Singh underlined role of digital technologies to enhance education, saying it was key to help India, S Africa prepare youth for future.
Johannesburg: Union minister Satya Pal Singh has said the young generation needs to be prepared for challenges of the "fourth industrial revolution" where robotics, artificial intelligence and 3D printing would dominate the world.
He also said that India lagged behind in human resource development because even after Independence, the country followed the education system which the British introduced.
On the sidelines of the BRICS Education Ministers' meeting here, the minister of state for HRD echoed the views of his counterparts that many of the current traditional jobs will become redundant or demand different qualification requirements in future.
"In the last three or four years, we have done extremely well in India, and now we are waiting for the fourth industrial revolution where robotics, artificial intelligence, 3D printing and such kinds of things will dominate the world. We have to prepare our young generation for these emerging challenges," Singh said, calling for urgent interventions.
He explained how India under Prime Minister Narendra Modi has already started preparing for these challenges several years ago through the introduction of programmes like Digital India and Start-up India.
Singh underlined the role of digital technologies to enhance education, saying it was the key to help developing countries such as India and South Africa prepare its youth for the future.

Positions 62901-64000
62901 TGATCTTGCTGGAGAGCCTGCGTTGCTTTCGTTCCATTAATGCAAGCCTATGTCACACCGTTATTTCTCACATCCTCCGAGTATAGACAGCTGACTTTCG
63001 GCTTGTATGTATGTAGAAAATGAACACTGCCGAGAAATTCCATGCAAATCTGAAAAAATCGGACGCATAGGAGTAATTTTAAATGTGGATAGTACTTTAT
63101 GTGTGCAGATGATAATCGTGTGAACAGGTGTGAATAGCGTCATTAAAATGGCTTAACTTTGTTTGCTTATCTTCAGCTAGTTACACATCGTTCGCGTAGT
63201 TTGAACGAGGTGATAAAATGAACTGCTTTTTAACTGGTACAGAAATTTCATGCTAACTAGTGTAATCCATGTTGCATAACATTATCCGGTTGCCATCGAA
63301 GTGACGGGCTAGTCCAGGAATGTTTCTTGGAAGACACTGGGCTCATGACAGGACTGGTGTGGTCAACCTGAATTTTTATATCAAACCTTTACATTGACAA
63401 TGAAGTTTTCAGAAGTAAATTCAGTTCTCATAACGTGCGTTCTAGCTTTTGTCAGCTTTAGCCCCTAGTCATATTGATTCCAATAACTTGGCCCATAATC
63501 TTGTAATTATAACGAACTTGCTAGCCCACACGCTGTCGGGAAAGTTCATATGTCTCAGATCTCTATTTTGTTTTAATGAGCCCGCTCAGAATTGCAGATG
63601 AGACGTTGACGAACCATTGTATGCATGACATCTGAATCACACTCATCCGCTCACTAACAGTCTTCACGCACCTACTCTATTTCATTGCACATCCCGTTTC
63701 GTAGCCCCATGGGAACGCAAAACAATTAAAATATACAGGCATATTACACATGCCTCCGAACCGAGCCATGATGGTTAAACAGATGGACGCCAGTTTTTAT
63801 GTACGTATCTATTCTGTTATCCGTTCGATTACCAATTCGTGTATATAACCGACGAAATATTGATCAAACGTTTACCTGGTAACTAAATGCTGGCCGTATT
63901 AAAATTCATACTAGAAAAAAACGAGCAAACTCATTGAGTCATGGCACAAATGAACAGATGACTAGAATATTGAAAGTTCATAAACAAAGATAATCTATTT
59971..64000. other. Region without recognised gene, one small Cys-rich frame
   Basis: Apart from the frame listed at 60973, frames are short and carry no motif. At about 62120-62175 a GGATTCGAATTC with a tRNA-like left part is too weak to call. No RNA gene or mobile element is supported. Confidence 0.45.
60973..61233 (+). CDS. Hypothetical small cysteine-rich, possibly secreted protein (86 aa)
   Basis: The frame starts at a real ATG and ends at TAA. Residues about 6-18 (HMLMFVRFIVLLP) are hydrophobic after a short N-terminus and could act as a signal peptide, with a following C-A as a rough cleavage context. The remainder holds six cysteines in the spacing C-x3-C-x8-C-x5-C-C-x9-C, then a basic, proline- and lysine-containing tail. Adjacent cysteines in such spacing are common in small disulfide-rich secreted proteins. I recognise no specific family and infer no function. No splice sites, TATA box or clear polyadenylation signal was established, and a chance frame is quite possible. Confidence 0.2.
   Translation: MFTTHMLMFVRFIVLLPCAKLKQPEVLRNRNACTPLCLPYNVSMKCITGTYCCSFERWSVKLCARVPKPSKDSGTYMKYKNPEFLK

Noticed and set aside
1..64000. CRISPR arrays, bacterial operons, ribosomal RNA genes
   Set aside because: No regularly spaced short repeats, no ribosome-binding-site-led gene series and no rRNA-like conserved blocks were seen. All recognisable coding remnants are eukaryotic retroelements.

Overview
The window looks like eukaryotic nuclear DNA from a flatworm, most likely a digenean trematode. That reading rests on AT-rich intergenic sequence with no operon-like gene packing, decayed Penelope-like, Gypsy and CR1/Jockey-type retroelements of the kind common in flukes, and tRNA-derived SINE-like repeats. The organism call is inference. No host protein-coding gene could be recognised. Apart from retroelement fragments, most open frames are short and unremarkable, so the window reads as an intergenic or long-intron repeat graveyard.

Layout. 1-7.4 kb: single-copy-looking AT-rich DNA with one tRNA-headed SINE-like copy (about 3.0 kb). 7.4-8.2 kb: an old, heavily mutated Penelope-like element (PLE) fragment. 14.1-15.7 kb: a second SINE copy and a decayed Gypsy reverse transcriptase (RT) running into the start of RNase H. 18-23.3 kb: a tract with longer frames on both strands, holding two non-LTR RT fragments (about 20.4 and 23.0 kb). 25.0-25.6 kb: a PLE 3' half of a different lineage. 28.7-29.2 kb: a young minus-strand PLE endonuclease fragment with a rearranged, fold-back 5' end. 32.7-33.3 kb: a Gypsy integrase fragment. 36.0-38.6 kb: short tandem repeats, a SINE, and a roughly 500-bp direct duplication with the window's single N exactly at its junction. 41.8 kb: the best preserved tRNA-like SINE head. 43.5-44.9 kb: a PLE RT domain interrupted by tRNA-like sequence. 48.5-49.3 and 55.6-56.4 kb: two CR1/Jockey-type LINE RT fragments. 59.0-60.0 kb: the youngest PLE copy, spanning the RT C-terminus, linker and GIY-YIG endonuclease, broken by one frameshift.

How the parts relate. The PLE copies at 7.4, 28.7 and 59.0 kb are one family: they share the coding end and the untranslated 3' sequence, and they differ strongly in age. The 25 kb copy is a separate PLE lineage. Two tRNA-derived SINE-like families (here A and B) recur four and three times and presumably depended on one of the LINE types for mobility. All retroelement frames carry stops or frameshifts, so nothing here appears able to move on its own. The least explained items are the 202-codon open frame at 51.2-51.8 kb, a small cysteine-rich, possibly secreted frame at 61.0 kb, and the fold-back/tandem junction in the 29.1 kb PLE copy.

"India is famous for having had universities thousands of years ago as far as its knowledge and wisdom goes, but over the centuries, we lost our traditions of lifelong learning, especially after the British came to India and tried to destroy our systems and introduce theirs. Unfortunately, even after gaining independence, we followed the same kind of system, and that is why we lagged behind so much in the so-called human resource development arena," Singh told a gathering of members of the local and expatriate Indian community, ahead of the BRICS Summit of heads of states later this month.
In 1947, the country had just 20 universities, but today it has 864 universities, the minister said.
India has 29 crore students in around 1.6 crore schools and colleges, so the country has done "tremendously well" in using technology in education and digitisation the education system, he said.
"There have been lot of mutual agreements signed between India and South Africa in the past two or three years and I am looking forward to further agreements in the field of human resource development," the minister said.
Perhaps South Africa could learn from India in making education accessible, affordable and improving the standard and quality of education through such systems, he said.
"South Africa is still lagging behind if you compare the two countries, but with our long-shared ties, we can exchange our good practices and both countries can learn from each other," the minister concluded.